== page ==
Follow That Herd
This column by David Aaronovitch raises a lot of perennially interesting and chronically unanswerable questions. What is fashion? Who is fashionable? According to whom? In what circles? Who gets to decide? Does it matter?
This question comes up a lot on B&W, not surprisingly. Well it would, wouldn’t it, since we take ourselves (self-flatteringly enough) to be fighting fashionable nonsense, and since we have a fashionable dictionary. Clearly we think we have some idea of what’s fashionable. But equally clearly we’re using the word in a pretty narrow sense, or at least to apply to a pretty narrow population. We’re not talking about runways and models fashion, nor about best-seller list, this week’s top-grossing movie, Top Forty, hit tv show-fashion. But we are still talking about fashion, even though it is minority or coterie fashion. But coteries often have influence out of all proportion to their numbers, so it’s always worth looking at fashion among people with influence.
But it has to be done with care. It’s an easy pejorative, ‘fashionable’ is. Just as ‘politically correct’ is, and for much the same sorts of reasons. It’s one of those ‘Yes Minister’ irregular verbs again – ‘I am hip, you are fashionable, she is a sheep.’ (In fact I wrote an essay for TPM on this tension a couple of months ago.) So Aaronovitch marvels at the notion that Tariq Ali’s polemic against the occupation of Iraq is unfashionable while Aaronovitch’s position on the war in Iraq is fashionable.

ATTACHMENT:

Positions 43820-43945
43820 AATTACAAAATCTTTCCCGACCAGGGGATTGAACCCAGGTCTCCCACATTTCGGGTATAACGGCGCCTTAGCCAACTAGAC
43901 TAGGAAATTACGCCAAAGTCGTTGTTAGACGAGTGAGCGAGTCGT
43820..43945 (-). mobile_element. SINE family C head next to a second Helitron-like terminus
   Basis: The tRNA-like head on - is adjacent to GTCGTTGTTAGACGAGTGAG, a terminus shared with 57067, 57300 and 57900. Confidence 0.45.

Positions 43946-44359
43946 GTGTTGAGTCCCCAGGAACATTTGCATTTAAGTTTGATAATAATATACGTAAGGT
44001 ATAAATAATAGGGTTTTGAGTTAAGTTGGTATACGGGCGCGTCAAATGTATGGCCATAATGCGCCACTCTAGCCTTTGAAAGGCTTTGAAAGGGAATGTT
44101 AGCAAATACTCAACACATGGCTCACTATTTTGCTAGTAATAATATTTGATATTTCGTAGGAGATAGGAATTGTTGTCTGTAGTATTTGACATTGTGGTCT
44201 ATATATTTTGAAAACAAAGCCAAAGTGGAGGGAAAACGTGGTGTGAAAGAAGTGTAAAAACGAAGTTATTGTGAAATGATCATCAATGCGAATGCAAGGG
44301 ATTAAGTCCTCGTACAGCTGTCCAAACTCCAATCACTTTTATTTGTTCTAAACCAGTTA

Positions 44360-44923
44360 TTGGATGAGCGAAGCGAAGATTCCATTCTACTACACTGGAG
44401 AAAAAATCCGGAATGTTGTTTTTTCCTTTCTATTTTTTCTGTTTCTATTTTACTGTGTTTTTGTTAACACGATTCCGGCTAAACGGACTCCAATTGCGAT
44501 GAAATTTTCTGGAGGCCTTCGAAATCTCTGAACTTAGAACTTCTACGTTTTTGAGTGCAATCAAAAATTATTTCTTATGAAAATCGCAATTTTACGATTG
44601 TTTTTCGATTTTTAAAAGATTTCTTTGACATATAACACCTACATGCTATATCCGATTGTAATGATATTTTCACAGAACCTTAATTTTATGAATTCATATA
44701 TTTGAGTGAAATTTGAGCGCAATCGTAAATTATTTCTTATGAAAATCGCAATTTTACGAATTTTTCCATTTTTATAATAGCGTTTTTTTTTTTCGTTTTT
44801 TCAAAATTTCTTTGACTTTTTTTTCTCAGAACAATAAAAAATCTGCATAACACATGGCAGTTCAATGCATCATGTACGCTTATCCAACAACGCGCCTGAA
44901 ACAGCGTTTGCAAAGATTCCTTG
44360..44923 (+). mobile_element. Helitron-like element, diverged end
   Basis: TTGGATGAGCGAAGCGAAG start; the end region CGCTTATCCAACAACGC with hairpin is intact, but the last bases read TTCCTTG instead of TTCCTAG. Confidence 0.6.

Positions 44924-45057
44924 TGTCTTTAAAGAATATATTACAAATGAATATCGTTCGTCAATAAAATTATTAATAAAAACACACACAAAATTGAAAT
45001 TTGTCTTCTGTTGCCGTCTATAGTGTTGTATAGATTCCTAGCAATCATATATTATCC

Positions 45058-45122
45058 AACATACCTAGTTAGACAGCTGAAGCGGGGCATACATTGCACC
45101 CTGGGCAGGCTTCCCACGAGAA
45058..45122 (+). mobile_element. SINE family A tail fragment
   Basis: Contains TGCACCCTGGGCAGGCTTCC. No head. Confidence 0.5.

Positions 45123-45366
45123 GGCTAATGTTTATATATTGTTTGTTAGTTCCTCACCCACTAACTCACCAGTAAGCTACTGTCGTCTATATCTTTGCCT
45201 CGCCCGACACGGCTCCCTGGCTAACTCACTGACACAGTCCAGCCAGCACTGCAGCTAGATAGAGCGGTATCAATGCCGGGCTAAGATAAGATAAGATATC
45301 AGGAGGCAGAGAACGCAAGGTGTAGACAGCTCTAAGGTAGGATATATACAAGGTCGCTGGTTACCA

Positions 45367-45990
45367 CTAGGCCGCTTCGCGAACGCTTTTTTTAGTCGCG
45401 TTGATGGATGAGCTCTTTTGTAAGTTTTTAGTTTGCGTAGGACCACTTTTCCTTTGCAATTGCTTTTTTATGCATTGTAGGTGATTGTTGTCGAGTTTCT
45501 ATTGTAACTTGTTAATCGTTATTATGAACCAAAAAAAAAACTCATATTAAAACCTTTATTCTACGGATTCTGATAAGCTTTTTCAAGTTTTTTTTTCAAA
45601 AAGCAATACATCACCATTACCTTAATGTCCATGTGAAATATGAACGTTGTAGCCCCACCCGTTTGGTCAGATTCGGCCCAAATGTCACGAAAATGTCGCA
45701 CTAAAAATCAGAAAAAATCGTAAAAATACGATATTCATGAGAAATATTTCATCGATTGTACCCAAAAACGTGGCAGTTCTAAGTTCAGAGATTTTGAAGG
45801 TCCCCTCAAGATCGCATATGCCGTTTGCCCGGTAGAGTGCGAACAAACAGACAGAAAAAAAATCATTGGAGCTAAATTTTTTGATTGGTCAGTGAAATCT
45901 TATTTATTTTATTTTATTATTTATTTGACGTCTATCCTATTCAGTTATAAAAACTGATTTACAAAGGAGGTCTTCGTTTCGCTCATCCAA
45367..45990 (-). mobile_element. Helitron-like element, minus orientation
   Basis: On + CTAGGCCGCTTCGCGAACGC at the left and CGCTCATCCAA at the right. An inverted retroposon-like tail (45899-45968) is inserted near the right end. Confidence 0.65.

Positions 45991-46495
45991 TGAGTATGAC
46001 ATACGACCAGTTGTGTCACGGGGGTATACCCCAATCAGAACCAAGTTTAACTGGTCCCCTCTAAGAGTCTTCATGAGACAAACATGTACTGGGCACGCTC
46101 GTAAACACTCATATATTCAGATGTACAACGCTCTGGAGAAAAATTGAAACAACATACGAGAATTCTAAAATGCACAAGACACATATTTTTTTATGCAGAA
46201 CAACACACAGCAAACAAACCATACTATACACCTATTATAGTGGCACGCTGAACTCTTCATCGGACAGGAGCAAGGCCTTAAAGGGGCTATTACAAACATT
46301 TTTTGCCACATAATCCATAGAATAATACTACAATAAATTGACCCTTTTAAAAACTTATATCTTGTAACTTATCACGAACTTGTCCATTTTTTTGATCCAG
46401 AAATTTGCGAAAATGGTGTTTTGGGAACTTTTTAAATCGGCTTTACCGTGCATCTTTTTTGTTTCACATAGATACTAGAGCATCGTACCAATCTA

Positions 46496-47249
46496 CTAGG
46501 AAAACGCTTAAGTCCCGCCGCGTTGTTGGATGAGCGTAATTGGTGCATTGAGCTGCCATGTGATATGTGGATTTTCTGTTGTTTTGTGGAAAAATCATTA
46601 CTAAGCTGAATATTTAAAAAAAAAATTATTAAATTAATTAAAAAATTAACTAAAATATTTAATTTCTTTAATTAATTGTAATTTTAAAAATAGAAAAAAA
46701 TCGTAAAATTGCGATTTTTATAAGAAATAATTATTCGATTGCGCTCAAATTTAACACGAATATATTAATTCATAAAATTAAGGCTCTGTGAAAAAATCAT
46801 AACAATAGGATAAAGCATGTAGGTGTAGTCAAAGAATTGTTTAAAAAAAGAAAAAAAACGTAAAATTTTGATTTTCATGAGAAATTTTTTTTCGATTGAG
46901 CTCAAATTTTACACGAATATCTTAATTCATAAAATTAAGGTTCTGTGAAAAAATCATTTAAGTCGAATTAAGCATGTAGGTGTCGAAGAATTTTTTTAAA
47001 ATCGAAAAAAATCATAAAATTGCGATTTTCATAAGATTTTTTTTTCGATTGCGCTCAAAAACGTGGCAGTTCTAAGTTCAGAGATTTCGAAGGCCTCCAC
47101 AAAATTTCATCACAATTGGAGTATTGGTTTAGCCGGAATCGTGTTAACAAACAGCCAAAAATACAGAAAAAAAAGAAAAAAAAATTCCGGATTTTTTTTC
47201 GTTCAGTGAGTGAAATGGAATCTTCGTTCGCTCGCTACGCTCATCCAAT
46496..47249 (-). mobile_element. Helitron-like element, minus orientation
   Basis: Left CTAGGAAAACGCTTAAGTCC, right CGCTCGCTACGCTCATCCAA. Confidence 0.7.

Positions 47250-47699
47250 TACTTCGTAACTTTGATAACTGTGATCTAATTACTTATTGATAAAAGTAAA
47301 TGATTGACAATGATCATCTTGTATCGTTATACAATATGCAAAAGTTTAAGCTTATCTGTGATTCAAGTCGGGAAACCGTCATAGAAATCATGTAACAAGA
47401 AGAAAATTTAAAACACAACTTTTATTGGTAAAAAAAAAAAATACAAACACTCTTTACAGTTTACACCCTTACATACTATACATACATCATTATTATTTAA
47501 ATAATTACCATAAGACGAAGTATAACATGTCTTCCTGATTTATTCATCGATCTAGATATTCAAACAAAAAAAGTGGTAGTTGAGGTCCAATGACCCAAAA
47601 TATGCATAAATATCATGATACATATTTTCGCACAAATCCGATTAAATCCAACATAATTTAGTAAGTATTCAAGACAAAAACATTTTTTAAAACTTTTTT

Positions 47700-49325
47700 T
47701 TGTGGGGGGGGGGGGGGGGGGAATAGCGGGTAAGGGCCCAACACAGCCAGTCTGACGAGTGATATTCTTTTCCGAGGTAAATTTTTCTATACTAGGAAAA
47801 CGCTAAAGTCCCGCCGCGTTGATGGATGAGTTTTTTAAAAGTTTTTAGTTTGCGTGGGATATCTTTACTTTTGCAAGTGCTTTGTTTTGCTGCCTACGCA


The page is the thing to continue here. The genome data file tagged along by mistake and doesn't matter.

The ‘fashionable lurch to the Right’ is, in terms of the war in Iraq (which is what we are really talking about), the least fashionable thing that some of us have ever done. The entire bien-pensant world, every political actress, every talking painter, every modish singer, every T-shirt designer, every clever cartoonist, every radio quiz-show panelist, every TV critic, every professionally young person who can string three words together, has been against us and with Tariq Ali. We have not just been wrong on balance, but wrong beyond discussion, wrong beyond the possibility of being the slightest bit right. Fashionable? We might just as well have ventured into Tate Modern wearing mullet hair and tartan hot-pants.
It’s a fair point. This is yet another kind of confirmation bias at work. People I don’t agree with are fashionable while I’m bravely independent and so are all my friends…